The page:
With reference to FIG. 2, the precharge circuit consists of transistors 101, 102, 103, 202, 203 and resistor 300. Transistors 101, 102 and 103 are PMOS type transistors while transistors 202 and 203 are NMOS type transistors. Transistor 101 has a gate input connected to the sense amplifier on/off signal input terminal 16, a source terminal coupled to the power supply voltage Vdd 18, and a drain terminal connected to the source terminal of PMOS transistor 102. Transistor 102 has a drain terminal coupled to the first end of resistor 300, and a gate terminal coupled to the gate of transistor 202. Transistor 202 has a drain terminal connected to the second end of resistor 300 and a source terminal connected to ground potential 99. Transistor 103 has a gate terminal connected to the gate terminal of transistor 202, a source terminal connected to the drain terminal of transistor 101, and a drain terminal connected to the drain of transistor 203. Transistor 203 has a source terminal connected to the gate of transistor 202 and a gate terminal connected between the drain terminal of transistor 202 and the second end of resistor 300. The precharge circuit functions to precharge and maintain a stable voltage on the bitline 19. The bitline 19 is connected to the source terminal of transistor 203, as shown in FIG. 2. The branch consisting of transistors 101, 103 and 203 must drive enough current to set the bitline 19 to its clamped voltage in a limited amount of time. The clamped precharge voltage is determined by the sizing of transistors 102 and 202 and the size of the resistor 300. When the bitline reaches the trip point of the 102, 202 and the resistor 300 stage, the bias low line 25 goes low, turning off transistor 203, and thus turning off the precharge branch.

The sensing circuit consists of NMOS transistor 210, and PMOS transistors 105 and 106. Transistor 210 has a gate terminal connected to the drain terminal of transistor 201, a drain terminal connected to the drain terminal and gate terminal of transistor 105 and to the gate terminal of transistor 106, and a source terminal connected to the bitline. Transistors 105 and 106 have gate terminals connected to the drain terminal of 105, and source terminals connected to the power supply voltage Vdd. The drain terminal of transistor 106 is connected to the drain terminal of NMOS transistor 206. Transistor 206 has a gate terminal 28 connected to a sense mode enable signal, and a source terminal connected to a ground potential. Transistor 210 serves to isolate the bitline voltage from the gate level of transistor 105, which allows the potential on the bitline to be imposed by the precharge circuit. Transistor 106 mirrors the cell current multiplied by a factor of N. Thus, the cell current is directly amplified and is supplied to the drain of the low drive 206 transistor, resulting in current-to-voltage conversion and a first voltage V1 at node 58. Transistor 206 has a low W/L value and the current trip point of the sense amplifier can be adjusted by varying the multiplication factor N and the size of the transistor 206.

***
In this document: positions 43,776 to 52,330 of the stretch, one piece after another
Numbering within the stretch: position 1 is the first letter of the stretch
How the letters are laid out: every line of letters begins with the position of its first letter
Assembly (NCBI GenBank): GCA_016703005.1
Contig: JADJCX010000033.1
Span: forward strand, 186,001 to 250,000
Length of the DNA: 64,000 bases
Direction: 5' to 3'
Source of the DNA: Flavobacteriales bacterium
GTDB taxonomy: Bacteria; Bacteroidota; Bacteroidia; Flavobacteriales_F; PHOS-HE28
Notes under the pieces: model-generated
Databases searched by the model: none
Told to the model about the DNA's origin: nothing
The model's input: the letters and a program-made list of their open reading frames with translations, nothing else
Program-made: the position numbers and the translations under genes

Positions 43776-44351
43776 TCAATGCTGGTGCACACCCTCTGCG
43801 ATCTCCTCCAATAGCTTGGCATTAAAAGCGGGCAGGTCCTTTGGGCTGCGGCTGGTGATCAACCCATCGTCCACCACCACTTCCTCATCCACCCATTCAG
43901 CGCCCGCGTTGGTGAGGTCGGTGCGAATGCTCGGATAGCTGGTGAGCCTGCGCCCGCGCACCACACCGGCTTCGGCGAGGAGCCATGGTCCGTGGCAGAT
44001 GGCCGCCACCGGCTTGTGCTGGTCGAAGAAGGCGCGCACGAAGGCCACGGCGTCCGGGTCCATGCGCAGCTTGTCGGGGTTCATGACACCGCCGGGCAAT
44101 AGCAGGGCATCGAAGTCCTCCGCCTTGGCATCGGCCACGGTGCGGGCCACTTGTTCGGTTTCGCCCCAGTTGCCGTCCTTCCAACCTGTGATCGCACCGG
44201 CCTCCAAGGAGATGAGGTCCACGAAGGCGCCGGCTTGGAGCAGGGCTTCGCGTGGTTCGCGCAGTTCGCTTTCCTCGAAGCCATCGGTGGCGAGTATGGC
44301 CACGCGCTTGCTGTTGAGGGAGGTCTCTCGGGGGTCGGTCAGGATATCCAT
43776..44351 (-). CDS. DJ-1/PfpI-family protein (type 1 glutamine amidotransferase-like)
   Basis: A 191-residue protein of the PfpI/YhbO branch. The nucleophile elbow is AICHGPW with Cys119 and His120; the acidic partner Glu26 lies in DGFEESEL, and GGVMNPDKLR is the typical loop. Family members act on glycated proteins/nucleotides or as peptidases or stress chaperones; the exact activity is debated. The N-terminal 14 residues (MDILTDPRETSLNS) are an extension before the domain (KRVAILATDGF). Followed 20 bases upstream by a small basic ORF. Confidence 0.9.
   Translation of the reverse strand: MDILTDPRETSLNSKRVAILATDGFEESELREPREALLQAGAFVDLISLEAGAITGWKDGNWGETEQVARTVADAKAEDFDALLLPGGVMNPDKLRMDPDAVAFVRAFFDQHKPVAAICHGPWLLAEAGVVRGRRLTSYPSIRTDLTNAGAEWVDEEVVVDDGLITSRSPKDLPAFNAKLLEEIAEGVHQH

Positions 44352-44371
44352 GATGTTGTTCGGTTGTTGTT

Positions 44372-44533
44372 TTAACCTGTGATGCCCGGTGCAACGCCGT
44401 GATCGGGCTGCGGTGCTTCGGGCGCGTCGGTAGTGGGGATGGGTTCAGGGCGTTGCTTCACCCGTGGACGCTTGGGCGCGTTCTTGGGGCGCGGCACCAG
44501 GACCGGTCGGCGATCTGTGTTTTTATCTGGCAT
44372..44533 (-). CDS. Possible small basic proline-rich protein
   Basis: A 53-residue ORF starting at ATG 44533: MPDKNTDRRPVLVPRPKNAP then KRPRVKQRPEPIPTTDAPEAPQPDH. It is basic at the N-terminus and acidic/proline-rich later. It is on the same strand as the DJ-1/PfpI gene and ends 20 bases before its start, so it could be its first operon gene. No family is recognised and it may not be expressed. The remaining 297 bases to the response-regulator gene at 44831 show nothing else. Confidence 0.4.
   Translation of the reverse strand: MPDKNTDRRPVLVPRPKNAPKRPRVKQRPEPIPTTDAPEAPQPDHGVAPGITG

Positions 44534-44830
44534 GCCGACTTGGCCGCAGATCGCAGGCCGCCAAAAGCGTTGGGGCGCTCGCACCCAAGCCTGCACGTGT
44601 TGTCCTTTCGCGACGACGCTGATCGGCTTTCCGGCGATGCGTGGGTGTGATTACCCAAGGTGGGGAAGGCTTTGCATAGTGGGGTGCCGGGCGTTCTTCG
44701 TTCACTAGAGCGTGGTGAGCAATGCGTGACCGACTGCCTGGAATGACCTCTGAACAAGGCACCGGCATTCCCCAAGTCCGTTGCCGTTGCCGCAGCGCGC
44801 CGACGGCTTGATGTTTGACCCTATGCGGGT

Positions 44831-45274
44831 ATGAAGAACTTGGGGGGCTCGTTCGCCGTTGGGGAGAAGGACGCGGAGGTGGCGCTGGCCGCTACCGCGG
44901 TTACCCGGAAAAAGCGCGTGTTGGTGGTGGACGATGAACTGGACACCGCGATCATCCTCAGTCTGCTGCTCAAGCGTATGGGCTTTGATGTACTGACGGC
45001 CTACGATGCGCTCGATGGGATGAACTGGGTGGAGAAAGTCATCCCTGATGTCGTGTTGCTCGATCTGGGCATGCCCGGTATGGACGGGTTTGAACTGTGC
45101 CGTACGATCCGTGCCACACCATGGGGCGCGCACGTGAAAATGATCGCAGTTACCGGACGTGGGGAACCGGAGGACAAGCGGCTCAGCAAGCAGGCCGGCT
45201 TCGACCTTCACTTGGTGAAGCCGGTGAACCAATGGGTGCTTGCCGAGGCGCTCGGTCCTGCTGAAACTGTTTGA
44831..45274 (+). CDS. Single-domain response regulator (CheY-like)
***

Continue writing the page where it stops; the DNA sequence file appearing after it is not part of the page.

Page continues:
The converted voltage V1 is amplified by the voltage amplification circuit consisting of PMOS transistors 107 and 108, and NMOS transistors 207, 208 and 209. Transistor 107 has a source terminal connected to the power supply voltage Vdd 18 and a drain terminal connected to the drain terminal of transistor 207. Transistor 207 has a gate terminal connected to node 58 to receive the voltage V1, and a source terminal connected to a ground potential. Transistors 107 and 207 amplify the voltage V1 to produce an amplified voltage V2 at a node 68. Transistors 108, 208, and 209 act as a bias current generator. Transistor 208 has a source terminal connected to the power supply voltage Vdd 18, and a gate terminal connected to its drain terminal and also to the gate terminal of transistor 107. Transistor 208 has a drain terminal connected to the drain terminal of transistor 108, and a gate terminal 67 connected to a sense mode enable signal. Transistor 209 has a drain terminal connected to the source of transistor 208, a gate terminal 69 connected to a power supply voltage Vdd and a source terminal connected to a ground potential. The bias current generator generates a bias current which is supplied through transistor 207 to the node 68. The voltage V2 goes through a pair of inverters 82, 83, serving as output buffers, and the output of the sense amplifier is produced at terminal 80.

NMOS Transistors 201 and 211 are used to turn the sense amplifier off in stand by mode, or in the mode where there is no DC current. Transistor 201 has a drain terminal connected to the gate terminal of transistor 210 and to the source terminal of transistor 102 and to the first end of resistor 300. Transistor 201 also has a source terminal connected to ground potential, and a gate terminal 88 connected to sense on/off signal input terminal. Transistor 211 has a drain terminal connected to node 68, a source terminal connected to ground potential, and a gate terminal 88 connected to the sense on/off signal.